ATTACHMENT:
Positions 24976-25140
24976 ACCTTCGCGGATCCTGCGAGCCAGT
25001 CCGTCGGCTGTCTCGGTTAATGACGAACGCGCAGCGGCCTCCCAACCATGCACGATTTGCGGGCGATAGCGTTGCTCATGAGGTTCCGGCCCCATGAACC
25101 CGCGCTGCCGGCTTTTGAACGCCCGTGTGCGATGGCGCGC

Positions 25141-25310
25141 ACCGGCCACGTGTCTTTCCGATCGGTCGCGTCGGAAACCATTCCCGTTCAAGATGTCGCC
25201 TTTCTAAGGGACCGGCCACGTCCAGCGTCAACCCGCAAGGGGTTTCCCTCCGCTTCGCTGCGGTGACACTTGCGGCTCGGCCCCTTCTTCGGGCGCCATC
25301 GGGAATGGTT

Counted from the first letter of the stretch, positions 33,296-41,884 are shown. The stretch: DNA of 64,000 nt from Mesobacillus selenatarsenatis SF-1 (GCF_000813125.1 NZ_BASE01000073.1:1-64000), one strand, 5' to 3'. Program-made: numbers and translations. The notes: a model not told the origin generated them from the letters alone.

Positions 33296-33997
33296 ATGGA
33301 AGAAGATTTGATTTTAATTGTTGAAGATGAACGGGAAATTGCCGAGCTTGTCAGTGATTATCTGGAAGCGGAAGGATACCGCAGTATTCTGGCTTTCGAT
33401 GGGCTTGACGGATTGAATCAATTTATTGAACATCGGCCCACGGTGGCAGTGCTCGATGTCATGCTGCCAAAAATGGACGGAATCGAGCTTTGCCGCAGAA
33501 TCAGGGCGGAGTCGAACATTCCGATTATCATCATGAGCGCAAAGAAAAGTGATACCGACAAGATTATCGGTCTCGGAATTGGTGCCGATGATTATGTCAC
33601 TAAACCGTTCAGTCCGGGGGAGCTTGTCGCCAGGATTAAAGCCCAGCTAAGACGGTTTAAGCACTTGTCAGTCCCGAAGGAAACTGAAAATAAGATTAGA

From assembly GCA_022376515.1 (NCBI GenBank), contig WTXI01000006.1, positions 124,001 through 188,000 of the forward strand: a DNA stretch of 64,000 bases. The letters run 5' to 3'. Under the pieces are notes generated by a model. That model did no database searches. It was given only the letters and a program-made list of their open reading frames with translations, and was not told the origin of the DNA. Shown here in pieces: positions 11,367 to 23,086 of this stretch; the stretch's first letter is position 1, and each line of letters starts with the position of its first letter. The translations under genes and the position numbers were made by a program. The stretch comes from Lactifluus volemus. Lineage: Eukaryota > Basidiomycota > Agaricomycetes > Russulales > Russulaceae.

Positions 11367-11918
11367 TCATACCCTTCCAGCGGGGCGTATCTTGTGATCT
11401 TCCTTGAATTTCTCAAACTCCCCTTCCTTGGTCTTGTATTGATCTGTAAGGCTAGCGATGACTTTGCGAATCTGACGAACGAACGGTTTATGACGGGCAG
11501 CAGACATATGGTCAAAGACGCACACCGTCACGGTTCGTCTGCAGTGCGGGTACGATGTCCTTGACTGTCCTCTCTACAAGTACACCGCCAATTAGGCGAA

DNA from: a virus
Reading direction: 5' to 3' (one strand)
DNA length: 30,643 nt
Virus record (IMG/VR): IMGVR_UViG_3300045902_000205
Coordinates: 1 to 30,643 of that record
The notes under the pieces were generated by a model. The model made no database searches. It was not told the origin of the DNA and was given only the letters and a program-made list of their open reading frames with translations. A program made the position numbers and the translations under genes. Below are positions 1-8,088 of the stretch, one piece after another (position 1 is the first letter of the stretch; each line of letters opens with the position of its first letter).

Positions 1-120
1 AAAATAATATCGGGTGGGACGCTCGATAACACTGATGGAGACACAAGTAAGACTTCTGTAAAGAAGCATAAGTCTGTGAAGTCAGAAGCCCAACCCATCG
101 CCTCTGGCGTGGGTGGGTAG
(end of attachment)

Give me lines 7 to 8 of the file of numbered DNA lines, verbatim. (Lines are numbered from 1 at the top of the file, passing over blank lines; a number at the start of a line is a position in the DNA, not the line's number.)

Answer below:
25201 TTTCTAAGGGACCGGCCACGTCCAGCGTCAACCCGCAAGGGGTTTCCCTCCGCTTCGCTGCGGTGACACTTGCGGCTCGGCCCCTTCTTCGGGCGCCATC
25301 GGGAATGGTT